Limbang Jaya tragedy and the shortcut approach
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During a land dispute between residents and state-owned plantation company PTPN VII Cinta Manis in Limbang Jaya, South Sumatra, the police’s Mobile Brigade (Brimob) fired into the crowd, resulting in the death of a 12-year-old boy, Angga bin Darmawan, and several injuries.
Yarman bin Karuman, 47, a blacksmith, was injured in the arm and back. The third victim was Farida binti Juni, 48, a housewife, who was injured in the left arm.
The deadly shooting is one among several in land-related conflicts between local residents and companies across the archipelago. It is not the first time that a land dispute involving police officers or soldiers have turned deadly.
The death of the boy in Limbang Jaya demonstrates that the police’s attitude in handling land disputes is deteriorating, suggesting a failed shortcut approach. Such an approach is unsurprising, since the police are easily controlled by the companies that exercise control over land.
The police’s commitment to the public is nonexistent when dealing with a company’s interests. The police repeatedly place themselves in an inferior position to both state and private capitalists, making them the protectors of companies instead of people. The latest shooting was just one example of violence by police officers and military personnel, who frequently moonlight as security guards.
Frankly speaking, the police’s bargaining power against the state-owned plantation company will remain low as long as the security institution accepts unilateral reports issued by the company over people’s real complaints.
As a consequence, the police are subject to exploitation and control. No less alarming is that the police unknowingly place and treat PTPN VII Cinta Manis as an untouchable party vis-à-vis the marginalized residents.
In addition, the police’s shortcut approach indicates that they have ignored all previous criticism regarding their brutal attacks against residents, as widely seen in cases such as a protest against gold prospecting in West Nusa Tenggara’s Bima district, and security forces killing residents of Mesuji district in Lampung while attempting to evict them.
Previous massacres, on the one side, should have been a wake-up call to the police and prevented them from walking the same path or from falling into the same hole over and over again.
Moreover, the preceding tragedies should have been a lesson for the police that their pro-capitalist attitude would simply perpetuate public opposition and resistance to them as an institution.
Going a bit deeper, repeated land disputes between residents and plantation companies cannot be separated from the loss of the cultural approach involving parties entangled in land disputes.
It is saddening that both the police and the plantation company have ignored the necessary cultural approach in settling land disputes: While the police force is prone to the security approach owing to its quick and clear-cut procedure, the plantation company no doubt rests on cost-benefit considerations for its own sake.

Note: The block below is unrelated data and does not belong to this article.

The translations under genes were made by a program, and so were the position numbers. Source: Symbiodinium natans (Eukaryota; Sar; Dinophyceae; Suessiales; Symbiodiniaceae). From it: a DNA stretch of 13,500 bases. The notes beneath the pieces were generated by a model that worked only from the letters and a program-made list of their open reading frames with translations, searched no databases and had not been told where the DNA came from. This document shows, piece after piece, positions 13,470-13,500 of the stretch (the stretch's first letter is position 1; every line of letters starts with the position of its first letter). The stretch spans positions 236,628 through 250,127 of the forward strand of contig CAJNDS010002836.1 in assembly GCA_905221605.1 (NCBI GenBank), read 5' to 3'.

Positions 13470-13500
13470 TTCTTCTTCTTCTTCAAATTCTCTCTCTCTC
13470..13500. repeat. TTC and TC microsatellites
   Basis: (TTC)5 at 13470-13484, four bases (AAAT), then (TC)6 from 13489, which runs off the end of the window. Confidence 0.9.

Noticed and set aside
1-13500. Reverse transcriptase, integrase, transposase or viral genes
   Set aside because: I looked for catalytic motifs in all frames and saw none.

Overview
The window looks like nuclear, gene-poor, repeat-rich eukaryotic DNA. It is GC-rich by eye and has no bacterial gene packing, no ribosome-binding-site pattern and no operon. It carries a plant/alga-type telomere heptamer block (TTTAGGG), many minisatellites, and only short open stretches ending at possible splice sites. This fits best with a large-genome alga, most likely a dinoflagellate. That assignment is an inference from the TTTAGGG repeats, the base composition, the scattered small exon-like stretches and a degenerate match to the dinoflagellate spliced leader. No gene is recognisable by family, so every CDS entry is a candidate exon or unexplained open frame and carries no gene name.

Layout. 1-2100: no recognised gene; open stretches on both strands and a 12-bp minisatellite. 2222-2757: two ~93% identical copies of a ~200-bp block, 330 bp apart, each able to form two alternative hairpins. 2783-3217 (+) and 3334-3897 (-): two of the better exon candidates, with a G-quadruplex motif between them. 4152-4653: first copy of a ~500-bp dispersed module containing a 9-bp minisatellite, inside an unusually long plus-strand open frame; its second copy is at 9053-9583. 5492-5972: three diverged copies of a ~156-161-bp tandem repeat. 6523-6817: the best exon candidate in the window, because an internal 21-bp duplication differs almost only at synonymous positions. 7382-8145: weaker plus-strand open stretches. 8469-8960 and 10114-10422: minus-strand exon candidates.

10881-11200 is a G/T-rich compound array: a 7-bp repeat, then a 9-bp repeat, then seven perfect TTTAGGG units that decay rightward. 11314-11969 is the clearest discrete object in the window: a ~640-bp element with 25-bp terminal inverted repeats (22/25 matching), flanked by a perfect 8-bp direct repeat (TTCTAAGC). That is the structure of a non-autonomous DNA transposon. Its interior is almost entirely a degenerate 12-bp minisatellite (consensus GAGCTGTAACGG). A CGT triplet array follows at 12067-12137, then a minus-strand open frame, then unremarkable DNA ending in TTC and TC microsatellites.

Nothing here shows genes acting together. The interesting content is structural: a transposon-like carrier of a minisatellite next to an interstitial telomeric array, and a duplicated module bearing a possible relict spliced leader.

A proper cultural approach would never prevail in the absence of a win-win and equal dialogical mechanism, putting the interests of the people in a corner. It is very poor form that the existing dialogue is more of a superficial courtesy and negotiating arena for the company’s benefit. Under such circumstances, local residents have become victimized beings, while the plantation company stands as the decision-maker.
What is urgently needed is a whole-hearted cultural approach that respects local residents as working and dialogue partners. Paradoxically speaking, there is a deep-rooted misinterpretation among large corporations — state and private — that respecting local residents is limited to corporate social responsibility (CSR), whereas in fact CSR should be based on and bolstered by continued partnership between local residents and the company.
The local community no longer has a sense of belonging to the plantation land, since the company makes an effort to get close to them at specific times only.
The cultural approach should also take local wisdom into account, such as respect for traditional property, figures and land in an attempt to settle land disputes.
It is too bad that many companies put too much emphasis on modern management of local residents which, in turn, creates a yawning gap between the two groups.
It is often the case that local wisdom plays a better role in shaping shared understanding and mutual benefit for local people and plantation companies.
Meanwhile, it is clear that the government has failed to realize that all the disputes are a reaction by local residents to the policies of former president Soeharto, who forcefully took their land without compensation in the name of economic development. That is why they feel that the land still belongs to them.
Hence, any efforts to solve the cases fairly necessitate the government considering people’s right to the land, not just blaming them for claiming the right. Such disputes would not occur if the government allowed villagers to continue using land that was under dispute while the companies would still maintain ownership rights.
The writer is a lecturer at the School of Cultural Sciences at Andalas University.